name: "{{ asg_group_name }}"
    health_check_period: 60
    load_balancers: "{{ load_balancers }}"
    health_check_type: ELB
    availability_zones: "{{ availability_zones | join(',')}}"
    launch_config_name: "{{ lc_name }}"
    min_size: "{{ asg_min_size }}"
    max_size: "{{ asg_max_size }}"
    desired_capacity: "{{ asg_desired_capacity }}"
    region: "{{ region }}"
    replace_all_instances: yes
    replace_batch_size: 2
    vpc_zone_identifier: "{{ asg_subnets | join(',') }}"
  until: asg_result.viable_instances|int >= asg_desired_capacity|int
  delay: 10
  retries: 120
  register: asg_result
  tags: autoscale_group

The above YAML snippets describes the creation of a Launch Config and an Autoscaling Group. Once the Launch config is created, it is included into the Autoscaling Group. 5 lines are really important there.

The first one is replace_all_instances: yes. Once the Launch Group is connected to the Autoscaling Group, all the existing instances will be replaced with what the new Launch Group describes.

replace_batch_size: 2 replaces the instances 2 by 2. If you’re running lots of virtual machines, you’ll want to replace them faster, won’t you?

until: asg_result.viable_instances|int >= asg_desired_capacity|int: do this until you have as many instances passing the health check as defined in your Autoscaling Group definition (which is Elastic Load Balancer).

delay: 10 and retries: 120: do it every 10 seconds, retry 2 minutes later in case of errors.

How does it work? Well everything is in the code so let’s have a looks at it.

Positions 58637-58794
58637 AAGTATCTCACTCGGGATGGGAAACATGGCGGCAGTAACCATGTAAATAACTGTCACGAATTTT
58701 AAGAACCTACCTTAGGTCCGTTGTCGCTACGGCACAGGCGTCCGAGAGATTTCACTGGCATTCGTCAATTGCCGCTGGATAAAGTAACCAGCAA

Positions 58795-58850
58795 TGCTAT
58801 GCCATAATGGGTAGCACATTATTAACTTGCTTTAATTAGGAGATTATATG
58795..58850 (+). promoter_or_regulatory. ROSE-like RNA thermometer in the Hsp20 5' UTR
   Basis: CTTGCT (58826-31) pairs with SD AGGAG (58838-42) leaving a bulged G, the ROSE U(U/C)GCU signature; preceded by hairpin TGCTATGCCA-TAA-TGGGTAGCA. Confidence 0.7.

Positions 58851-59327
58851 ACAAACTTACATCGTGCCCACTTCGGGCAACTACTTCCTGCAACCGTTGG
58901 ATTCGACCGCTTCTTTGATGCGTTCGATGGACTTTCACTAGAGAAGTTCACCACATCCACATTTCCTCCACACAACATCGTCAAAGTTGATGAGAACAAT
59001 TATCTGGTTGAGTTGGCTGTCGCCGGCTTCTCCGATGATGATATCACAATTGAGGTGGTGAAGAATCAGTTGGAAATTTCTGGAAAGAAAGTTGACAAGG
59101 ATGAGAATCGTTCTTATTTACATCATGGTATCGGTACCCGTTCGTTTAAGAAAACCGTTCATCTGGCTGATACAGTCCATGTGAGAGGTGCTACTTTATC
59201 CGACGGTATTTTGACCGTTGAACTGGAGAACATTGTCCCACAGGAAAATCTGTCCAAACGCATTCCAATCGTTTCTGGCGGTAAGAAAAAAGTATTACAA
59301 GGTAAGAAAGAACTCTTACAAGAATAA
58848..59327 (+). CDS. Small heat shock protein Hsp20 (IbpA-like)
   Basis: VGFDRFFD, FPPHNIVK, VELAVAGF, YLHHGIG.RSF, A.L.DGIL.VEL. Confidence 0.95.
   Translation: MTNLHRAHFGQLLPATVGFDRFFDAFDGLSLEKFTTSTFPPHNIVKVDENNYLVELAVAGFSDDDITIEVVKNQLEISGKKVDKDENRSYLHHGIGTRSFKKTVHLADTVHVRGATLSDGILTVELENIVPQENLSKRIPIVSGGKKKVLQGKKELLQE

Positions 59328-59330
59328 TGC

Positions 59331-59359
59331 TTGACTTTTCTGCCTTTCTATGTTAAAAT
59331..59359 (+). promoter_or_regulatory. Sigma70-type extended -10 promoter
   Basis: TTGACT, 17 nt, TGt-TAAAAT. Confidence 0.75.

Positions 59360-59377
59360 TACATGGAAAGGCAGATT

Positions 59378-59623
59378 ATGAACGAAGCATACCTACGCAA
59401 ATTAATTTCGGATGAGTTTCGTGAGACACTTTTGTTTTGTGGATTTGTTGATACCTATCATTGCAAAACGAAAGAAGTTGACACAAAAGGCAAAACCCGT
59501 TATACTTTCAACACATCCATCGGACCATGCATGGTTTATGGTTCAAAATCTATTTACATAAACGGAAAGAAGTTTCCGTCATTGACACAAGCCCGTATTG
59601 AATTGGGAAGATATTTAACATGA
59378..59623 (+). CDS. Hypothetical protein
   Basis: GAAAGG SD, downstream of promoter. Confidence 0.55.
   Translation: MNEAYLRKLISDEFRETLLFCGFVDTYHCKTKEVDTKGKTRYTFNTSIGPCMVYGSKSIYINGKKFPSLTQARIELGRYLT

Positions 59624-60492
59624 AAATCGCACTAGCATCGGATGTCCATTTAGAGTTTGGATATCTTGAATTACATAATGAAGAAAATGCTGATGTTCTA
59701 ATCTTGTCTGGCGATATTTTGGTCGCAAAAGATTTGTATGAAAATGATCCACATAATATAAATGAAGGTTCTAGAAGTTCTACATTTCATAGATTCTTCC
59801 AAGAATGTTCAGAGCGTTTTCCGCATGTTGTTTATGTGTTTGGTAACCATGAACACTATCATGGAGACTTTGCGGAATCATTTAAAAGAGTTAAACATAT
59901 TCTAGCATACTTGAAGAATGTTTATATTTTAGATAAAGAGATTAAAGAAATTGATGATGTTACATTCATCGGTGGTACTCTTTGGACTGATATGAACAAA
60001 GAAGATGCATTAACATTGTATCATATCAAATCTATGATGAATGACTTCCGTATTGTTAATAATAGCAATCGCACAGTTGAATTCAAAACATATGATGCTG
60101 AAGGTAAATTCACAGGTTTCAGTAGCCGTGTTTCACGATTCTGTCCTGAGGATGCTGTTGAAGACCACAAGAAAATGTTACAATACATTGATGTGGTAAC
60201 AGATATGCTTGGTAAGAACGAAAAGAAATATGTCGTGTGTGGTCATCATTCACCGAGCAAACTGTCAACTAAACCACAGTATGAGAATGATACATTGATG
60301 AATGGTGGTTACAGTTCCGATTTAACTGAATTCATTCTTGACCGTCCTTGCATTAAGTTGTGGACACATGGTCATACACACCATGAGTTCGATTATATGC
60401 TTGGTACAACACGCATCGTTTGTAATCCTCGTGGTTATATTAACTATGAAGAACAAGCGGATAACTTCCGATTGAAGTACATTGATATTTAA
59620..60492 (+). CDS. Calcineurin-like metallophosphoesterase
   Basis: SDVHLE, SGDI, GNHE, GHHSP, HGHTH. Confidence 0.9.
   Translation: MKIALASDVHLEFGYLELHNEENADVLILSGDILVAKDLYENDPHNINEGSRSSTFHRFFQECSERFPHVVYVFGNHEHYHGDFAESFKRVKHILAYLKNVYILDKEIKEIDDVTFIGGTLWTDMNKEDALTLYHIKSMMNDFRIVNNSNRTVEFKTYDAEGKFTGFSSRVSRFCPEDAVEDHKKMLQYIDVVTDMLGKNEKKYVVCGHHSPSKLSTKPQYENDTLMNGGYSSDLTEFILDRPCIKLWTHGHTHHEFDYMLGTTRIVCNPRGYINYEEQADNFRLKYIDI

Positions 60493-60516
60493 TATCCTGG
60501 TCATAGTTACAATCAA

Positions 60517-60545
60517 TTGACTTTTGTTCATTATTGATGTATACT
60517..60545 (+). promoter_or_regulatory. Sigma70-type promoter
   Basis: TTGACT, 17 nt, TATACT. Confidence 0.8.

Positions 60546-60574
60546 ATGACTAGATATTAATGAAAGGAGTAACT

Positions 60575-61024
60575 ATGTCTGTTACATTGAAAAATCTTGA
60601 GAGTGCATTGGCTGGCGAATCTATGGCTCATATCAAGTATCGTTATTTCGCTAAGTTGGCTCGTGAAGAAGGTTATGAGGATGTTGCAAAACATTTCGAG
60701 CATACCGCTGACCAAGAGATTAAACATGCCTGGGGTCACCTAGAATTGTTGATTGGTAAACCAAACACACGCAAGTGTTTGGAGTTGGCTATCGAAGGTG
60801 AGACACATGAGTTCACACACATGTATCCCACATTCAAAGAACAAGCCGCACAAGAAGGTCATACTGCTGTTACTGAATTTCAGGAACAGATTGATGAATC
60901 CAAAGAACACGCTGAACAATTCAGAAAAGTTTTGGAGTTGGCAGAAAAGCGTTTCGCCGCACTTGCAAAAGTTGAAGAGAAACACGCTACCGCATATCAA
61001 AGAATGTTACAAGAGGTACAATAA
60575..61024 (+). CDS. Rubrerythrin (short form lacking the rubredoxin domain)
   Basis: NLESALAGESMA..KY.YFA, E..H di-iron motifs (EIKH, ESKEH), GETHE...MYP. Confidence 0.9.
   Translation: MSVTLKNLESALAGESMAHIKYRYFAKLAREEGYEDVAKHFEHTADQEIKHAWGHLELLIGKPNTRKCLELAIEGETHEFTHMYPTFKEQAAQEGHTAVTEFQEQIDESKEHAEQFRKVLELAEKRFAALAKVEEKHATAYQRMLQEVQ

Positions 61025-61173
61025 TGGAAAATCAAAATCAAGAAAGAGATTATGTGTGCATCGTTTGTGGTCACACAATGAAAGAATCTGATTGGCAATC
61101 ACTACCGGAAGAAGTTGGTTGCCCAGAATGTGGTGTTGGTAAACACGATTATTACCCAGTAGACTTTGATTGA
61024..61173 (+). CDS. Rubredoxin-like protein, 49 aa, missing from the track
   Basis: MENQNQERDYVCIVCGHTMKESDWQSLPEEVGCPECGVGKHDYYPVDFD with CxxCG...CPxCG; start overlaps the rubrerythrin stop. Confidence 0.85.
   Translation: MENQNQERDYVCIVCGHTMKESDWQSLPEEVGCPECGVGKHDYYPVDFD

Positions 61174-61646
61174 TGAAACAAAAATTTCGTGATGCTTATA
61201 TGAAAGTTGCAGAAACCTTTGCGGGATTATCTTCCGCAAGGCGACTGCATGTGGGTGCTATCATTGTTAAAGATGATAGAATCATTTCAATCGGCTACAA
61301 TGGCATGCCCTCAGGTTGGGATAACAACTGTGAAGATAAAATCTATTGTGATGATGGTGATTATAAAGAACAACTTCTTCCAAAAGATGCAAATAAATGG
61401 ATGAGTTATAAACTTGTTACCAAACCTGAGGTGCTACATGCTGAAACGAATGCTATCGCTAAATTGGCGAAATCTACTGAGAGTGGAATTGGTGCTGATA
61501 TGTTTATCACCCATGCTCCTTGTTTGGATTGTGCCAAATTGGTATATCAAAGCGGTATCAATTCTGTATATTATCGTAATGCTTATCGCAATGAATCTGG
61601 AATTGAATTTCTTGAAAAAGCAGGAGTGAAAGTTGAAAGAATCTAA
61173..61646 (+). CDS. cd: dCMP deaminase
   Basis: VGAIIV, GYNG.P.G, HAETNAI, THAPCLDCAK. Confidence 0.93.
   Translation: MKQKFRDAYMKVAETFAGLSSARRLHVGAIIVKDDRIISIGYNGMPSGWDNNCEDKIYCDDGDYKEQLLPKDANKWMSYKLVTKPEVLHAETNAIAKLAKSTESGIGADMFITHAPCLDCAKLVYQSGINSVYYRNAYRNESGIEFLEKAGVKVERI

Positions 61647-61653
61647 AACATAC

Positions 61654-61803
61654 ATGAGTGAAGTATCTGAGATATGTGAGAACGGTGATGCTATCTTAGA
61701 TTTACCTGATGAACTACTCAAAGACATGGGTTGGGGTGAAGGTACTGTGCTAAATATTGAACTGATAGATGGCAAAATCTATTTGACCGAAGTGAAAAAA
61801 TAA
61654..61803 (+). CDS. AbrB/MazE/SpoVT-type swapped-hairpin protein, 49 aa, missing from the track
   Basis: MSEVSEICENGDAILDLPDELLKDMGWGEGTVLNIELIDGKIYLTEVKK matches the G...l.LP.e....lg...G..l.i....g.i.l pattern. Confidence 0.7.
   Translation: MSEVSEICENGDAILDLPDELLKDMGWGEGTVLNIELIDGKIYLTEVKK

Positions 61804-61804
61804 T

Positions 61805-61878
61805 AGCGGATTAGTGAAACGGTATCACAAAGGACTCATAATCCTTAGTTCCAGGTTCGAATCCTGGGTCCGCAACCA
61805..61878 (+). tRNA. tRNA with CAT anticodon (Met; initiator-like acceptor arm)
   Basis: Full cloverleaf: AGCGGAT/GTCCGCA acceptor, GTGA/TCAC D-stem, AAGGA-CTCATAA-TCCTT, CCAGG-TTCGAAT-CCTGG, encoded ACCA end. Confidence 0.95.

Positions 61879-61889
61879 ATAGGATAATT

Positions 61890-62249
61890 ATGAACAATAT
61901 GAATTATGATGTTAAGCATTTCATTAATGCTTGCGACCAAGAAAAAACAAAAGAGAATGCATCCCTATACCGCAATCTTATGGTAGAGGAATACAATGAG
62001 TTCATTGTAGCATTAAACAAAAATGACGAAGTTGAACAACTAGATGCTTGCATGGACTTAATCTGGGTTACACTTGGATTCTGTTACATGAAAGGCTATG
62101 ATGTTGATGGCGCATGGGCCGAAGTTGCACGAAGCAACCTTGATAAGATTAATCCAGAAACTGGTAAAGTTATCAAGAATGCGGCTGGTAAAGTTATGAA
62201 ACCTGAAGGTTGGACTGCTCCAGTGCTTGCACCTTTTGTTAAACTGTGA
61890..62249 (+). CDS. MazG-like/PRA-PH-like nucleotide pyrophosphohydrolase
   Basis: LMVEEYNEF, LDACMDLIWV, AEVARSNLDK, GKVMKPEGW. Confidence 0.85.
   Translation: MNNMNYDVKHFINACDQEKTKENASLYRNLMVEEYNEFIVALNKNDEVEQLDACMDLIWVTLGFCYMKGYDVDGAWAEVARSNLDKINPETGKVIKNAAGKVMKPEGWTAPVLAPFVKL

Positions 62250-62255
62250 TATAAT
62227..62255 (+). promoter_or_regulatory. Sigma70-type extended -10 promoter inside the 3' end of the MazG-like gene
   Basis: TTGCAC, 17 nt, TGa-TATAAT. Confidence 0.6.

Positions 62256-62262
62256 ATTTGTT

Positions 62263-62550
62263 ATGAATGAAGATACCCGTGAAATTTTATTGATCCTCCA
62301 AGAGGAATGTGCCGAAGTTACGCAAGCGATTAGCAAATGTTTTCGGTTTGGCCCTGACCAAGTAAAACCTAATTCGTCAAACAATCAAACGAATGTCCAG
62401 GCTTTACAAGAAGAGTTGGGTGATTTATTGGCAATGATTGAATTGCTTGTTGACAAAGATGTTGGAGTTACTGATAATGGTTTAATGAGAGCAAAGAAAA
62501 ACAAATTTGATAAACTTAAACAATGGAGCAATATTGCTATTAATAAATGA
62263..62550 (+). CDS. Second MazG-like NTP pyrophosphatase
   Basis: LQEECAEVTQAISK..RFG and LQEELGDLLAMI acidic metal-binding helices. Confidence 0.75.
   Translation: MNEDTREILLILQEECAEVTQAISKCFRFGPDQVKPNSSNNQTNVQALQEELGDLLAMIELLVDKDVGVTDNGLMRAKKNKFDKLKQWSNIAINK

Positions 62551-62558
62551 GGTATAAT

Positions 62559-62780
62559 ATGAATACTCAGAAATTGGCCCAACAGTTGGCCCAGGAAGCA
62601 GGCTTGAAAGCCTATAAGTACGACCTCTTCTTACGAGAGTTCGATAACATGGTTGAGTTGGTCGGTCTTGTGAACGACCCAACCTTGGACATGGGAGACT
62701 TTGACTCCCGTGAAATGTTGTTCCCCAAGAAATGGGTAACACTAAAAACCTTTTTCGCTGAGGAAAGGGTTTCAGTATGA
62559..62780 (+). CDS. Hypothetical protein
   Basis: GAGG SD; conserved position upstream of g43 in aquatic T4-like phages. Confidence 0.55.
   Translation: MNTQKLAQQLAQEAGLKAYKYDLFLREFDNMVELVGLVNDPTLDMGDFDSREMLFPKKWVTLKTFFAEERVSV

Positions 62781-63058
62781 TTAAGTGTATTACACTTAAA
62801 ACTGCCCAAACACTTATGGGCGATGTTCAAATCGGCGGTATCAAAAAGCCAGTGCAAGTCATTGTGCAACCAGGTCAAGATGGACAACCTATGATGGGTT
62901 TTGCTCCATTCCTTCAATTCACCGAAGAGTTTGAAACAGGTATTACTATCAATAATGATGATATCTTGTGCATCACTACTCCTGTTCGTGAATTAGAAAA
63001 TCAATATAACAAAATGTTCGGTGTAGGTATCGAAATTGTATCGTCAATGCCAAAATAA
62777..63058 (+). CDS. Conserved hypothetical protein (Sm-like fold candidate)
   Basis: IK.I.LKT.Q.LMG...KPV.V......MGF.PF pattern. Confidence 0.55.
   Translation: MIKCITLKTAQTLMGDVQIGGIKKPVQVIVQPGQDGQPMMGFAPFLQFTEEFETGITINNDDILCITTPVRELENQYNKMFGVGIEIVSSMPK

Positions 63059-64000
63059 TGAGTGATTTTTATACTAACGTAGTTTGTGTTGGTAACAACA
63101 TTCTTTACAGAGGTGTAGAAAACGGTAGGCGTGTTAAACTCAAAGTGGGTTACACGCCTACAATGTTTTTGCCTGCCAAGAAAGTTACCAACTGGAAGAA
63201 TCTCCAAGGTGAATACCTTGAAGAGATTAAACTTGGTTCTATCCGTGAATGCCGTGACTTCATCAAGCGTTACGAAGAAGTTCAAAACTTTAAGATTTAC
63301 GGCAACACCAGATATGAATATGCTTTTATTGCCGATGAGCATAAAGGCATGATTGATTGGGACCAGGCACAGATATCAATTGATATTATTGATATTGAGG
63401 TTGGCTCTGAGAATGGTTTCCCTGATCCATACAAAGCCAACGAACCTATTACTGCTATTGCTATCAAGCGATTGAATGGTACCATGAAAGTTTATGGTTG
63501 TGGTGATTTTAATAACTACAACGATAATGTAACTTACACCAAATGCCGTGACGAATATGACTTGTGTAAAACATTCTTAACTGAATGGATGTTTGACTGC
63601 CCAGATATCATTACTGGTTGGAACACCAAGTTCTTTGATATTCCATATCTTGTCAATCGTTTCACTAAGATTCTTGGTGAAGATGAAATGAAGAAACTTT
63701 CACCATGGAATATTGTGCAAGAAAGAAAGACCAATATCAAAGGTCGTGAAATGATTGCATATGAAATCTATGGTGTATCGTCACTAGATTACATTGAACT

props = get_properties(as_group)


for k in props['instance_facts'].keys():
    if k in instances:
      if  props['instance_facts'][k]['launch_config_name'] != props['launch_config_name']:
          replaceable += 1
if replaceable == 0:
    changed = False
    return(changed, props)

First, Ansible checks if the Autoscaling Group contains instances that don’t belong to the new Launch Config and stores how much instances it needs to replace.

# set temporary settings and wait for them to be reached
as_group.max_size = max_size + batch_size
as_group.min_size = min_size + batch_size
as_group.desired_capacity = desired_capacity + batch_size

Then it updates the Autoscaling Group so the desired number of instances is raised by replace_batch_size (default 1). That way, AWS spawns the new instances and your platform won’t crumble.

wait_timeout = time.time() + wait_timeout
while wait_timeout > time.time() and min_size + batch_size > props['viable_instances']:
    as_groups = connection.get_all_groups(names=[group_name])
    as_group = as_groups[0]
    props = get_properties(as_group)
if wait_timeout <= time.time():
    # waiting took too long
    module.fail_json(msg = "Waited too long for instances to appear. %s" % time.asctime())
instances = props['instances']
if replace_instances:
    instances = replace_instances
for i in get_chunks(instances, batch_size):
    replace_batch(connection, module, i)

Now, we wait for the defined timeout to get the viable instances we want to run. This part is mostly querying EC2 API and checking for the number of viable instances.

# return settings to normal
as_group = connection.get_all_groups(names=[group_name])[0]
as_group.max_size = max_size 
as_group.min_size = min_size 
as_group.desired_capacity = desired_capacity

Last but not least, we return the Autoscaling Group settings to normal.

I’m sure you understand how cool it is, don’t you? Well, it’s not perfect and requires you to do a few things to be really smooth.

First, ensure your load balancer always redirects a client to the same server so he won’t switch between 2 versions of your application. It may seem obvious, but it’s sometimes better to state it.

Second, your database migration must be 1 version backward compatible. I’ll write about it in a next post, but it means your application v0 must run with the database for v1. This is mandatory so you can run both versions for a few minutes and rollback is needed.

Here we are, I’m done with this. I hope you liked it and will give Ansible EC2 a try, it’s really worth it despite using that horrible YAML syntax and some bloody limitations.